Network Address Translation (NAT) translates private IP addressing to a public routable IP address for outbound internet traffic. The inbound traffic from the internet is translated (mapped) to a private IP address.

The following are primary advantages of NAT

  • conceals private IP address assignments from the internet
  • eases management of internet connectivity

The disadvantage to NAT is the IP address renumbering when switching internet service providers (ISP). The public routable (internet) IP address is used to configure translation for any static or dynamic NAT configuration.

Static NAT

The static NAT translation is a 1:1 configured mapping between local and global addresses. The static translation manually assigns a private IP address to a public IP address. For instance, three public routable IP addresses will allow three static NAT translations. As a result they are a permanent entry in the NAT translation table. They enable a remote host connection from an outside (external) network.

Dynamic Pool

Dynamic NAT pool mapping translates each private IP address to an available public IP address (1:1) in the NAT pool. The dynamic NAT pool of public IP addresses is shared by all internal IP addresses on a first come first served basis. The maximum number of simultaneous internet connections available is limited to the number of public IP addresses in the NAT pool.

Port Address Translation

Port Address Translation (PAT) is an IP address translation technique that translates the most internal (private) IP addresses to a single or multiple public IP addresses. It is an enhancement to NAT that assigns a unique source port number to each translated IP address. The host IP address for instance could be identified with 200.200.1.1:10 as the translated source IP address. The 10 is the unique source port making the translated IP address unique. The 16 bit source port field allows for translating 65,535 private (internal) IP addresses to a public IP address. There is support for a pool of addresses or single interface.

192.168.1.1:10 -> 200.200.1.1:10
192.168.1.2:11 -> 200.200.1.1:11
192.168.1.3:12 -> 200.200.1.1:12

The following IOS command enables Port Address Translation. The source list 1 points to ACL 1 that permits a range of internal (private) IP addresses to be translated. The [pool name] refers to a NAT pool that has a single or multiple public routable IP addresses assigned. The overload keyword enables port address translation of multiple internal IP private addresses to a single public IP address.

router(config)# ip nat inside source list 1 pool [pool name] overload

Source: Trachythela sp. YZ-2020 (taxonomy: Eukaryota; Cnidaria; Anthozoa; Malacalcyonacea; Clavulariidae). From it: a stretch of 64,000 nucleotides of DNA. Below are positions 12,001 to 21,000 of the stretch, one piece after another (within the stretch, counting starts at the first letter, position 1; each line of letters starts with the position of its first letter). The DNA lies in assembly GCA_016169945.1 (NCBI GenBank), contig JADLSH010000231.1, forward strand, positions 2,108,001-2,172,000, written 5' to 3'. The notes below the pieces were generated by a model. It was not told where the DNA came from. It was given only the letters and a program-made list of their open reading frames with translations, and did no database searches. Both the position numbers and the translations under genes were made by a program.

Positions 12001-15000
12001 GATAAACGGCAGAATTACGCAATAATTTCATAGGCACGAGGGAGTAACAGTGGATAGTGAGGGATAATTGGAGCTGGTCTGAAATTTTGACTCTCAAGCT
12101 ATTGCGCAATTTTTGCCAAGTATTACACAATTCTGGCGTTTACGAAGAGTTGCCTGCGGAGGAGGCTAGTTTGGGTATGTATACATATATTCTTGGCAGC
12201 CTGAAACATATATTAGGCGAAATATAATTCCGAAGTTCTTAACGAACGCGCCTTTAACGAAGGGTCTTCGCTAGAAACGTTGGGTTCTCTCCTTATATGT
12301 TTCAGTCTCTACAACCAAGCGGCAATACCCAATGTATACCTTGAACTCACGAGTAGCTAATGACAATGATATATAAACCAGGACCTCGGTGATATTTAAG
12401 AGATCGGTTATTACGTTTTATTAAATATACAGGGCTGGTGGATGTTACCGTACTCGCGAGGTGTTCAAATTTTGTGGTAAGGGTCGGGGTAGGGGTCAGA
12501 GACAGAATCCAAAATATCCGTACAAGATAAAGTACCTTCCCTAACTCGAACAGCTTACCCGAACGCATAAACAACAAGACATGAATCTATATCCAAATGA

NAT Addressing

Inside Local IP Address (172.16.1.1/24)
Private IP address assigned to a host on the inside network (RFC 1918).

Inside Global IP Address (172.33.1.1/24)
Public internet routable IP address assigned by the ISP.

Outside Global IP Address (200.200.1.2/24)
Public internet routable IP address assigned to outside (remote) host device.

Outside Local IP Address (200.200.1.2/24)
Public internet routable IP address of outside host as appears to inside network.

NAT Configuration

The following configuration creates a NAT public pool of 10 public addresses. That is assigned for translating a range of private host addresses. In addition the overload feature is enabled for port address translation. The alternate to netmask keyword is prefix-length 28 that assigns the same /28 subnet mask (255.255.255.240).

1. Assign NAT inside interface

R1(config)# interface fastethernet2/0
R1(config-if)# ip nat inside
R1(config-if)# exit

2. Assign NAT outside interface

R1(config)# interface fastethernet1/0
R1(config-if)# ip nat outside
R1(config-if)# exit

3. Create a NAT pool cisco and assign ten public addresses from the range 172.33.1.1 to 172.33.1.10 (subnetting rules apply here)

R1(config)# ip nat pool cisco 172.33.1.1 172.33.1.10 netmask 255.255.255.240

4. Create access-list 1 to permit private host range 192.168.1.10 to
192.168.1.40
(wildcard mask rules apply here).

R1(config)# access-list 1 permit 192.168.1.9 0.0.0.7

5. Assign access control list 1 to the NAT pool and enable the overload feature.

R1(config)# ip nat inside source list 1 pool cisco overload

Verify NAT

The following command verifies network address translation is working correctly.

R1# show ip nat translations

6. Configure and verify NTP operating in client/server mode

The following table matches time source on the left with description on the right.

Table 1: Cisco Network Device Time Sources

ntp peer backup time server
system calendar initializes software clock after restart
software clock initially set by hardware clock
ntp server external time server

The following are all correct statements concerning NTP network protocol.

  • provides time source for logging and time stamp transactions
  • N+1 server redundancy (NTP master + NTP failover server)
  • reference is UTC coordinated universal time
  • DNS is required for resolving time server IP address
  • stratum level is the distance from the NTP authoritative time source

The following statements correctly describe NTP operation:

  • server mode routers provide time source to client mode devices
  • time servers are hierarchical
  • server mode routers poll an external time server

The ntp master command configures a network device as an NTP reference clock source. That is an alternative to an external authoritative time source and not recommended.

Configure NTP

The following IOS command configures an external time server as authoritative time source for a router.

router(config)# ntp server 172.16.1.1

Verify NTP

The following IOS commands are used to verify NTP server synchronization status, time source activities and stratum level for a router.

router# show ntp status
router# show ntp associations